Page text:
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The Treaty Between the United States of America and the Russian Federation on Strategic Offensive Reductions (SORT), better known as the Moscow Treaty "represents an important element of the new strategic relationship between the United States and Russia". with both parties agreeing to limit their nuclear arsenal to 1700–2200 operationally deployed warheads each. It was signed in Moscow on May 24, 2002. SORT came into force on June 1, 2003 after the Bush-Putin ratification in St. Petersburg, and expires on December 31, 2012. Either party can withdraw from the treaty upon giving three months written notice to the other.
Mutual nuclear disarmament
SORT is the one of the latest in a long line of treaties and negotiations on mutual nuclear disarmament between Russia (and its predecessor the Soviet Union) and the United States, which includes SALT I (1969–1972), the ABM Treaty (1972), SALT II (1972–1979), the INF Treaty (1987), START I (1991), START II (1993), START III, which died as of the linkage to START II, and, most recently, New START (2010).
The Moscow Treaty is different from START in that it limits actual warheads, whereas START I limits warheads only through declared attribution to their means of delivery (ICBMs, SLBMs, and Heavy Bombers). Russian and U.S. delegations meet twice a year to discuss the implementation of the Moscow Treaty at the Bilateral Implementation Commission, or "BIC".
Lawrence Livermore National Laboratory reported that President Bush directed the US military to cut its stockpile of both deployed and reserve nuclear weapons in half by 2012. The goal was achieved in 2007, a reduction of US nuclear warheads to just over 50 percent of the 2001 total. A further proposal by Bush will bring the total down another 15%.
The treaty has been criticized for various reasons:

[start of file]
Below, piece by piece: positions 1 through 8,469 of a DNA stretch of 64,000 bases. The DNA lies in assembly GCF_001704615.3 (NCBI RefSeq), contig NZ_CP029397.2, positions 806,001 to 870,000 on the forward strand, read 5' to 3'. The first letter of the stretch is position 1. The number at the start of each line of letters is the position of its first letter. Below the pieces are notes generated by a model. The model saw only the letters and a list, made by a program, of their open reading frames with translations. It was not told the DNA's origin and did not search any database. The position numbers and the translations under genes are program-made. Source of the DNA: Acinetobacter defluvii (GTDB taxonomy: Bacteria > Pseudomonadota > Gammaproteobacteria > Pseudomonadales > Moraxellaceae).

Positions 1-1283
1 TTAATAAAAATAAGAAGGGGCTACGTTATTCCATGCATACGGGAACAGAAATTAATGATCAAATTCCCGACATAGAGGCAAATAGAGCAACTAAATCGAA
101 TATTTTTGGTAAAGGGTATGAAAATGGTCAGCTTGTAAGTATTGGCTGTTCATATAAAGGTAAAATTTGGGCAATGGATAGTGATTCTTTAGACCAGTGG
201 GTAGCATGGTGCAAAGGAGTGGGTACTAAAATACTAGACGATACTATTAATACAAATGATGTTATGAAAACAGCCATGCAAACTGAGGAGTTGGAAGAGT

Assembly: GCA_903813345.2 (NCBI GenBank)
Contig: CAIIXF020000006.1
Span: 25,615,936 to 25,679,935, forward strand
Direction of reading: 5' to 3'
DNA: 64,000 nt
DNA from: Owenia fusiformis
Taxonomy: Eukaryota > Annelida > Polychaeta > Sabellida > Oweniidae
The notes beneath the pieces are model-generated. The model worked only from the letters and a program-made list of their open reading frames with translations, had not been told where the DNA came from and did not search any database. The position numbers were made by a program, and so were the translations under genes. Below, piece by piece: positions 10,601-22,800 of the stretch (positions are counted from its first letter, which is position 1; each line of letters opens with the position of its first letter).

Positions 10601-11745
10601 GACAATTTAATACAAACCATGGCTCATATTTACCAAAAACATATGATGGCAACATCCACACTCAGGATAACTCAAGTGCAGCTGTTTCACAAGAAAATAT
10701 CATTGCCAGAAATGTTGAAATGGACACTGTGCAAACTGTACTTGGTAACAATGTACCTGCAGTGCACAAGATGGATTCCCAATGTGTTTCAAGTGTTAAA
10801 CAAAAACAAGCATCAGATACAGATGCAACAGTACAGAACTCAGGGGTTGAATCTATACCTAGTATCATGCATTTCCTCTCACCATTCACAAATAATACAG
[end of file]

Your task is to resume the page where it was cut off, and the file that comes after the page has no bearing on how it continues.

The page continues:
- There are no verification provisions to give confidence, to either the signatories or other parties, that the stated reductions have in fact taken place.
- The arsenal reductions are not required to be permanent; warheads are not required to be destroyed and may therefore be placed in storage and later redeployed.
- The arsenal reductions are required to be completed by December 31, 2012, which is also the day on which the treaty loses all force, unless extended by both parties. This is why some experts joke that SORT is only 'sort' of a treaty.
- There exists a clause in the treaty which provides that withdrawal can occur upon the giving of three month's notice and since no benchmarks are required in the treaty, either side could feasibly perform no actions in furtherance of the treaty, and then simply withdraw in September 2012.
- There have been several other treaties known as the Treaty of Moscow
- Russia and weapons of mass destruction
- United States and weapons of mass destruction
- START treaty (2010)
- Nuclear Files.org Text of the SORT
- ^ Letter of Transmittal: The Moscow Treaty 2002
- ^ START1 treaty hypertext US State Dept. Article II
- ^ Lawrence Livermore National Laboratories. Science & Technology Review. Monitoring a Nuclear Weapon from the Inside: Embedded sensors could help transform stockpile stewardship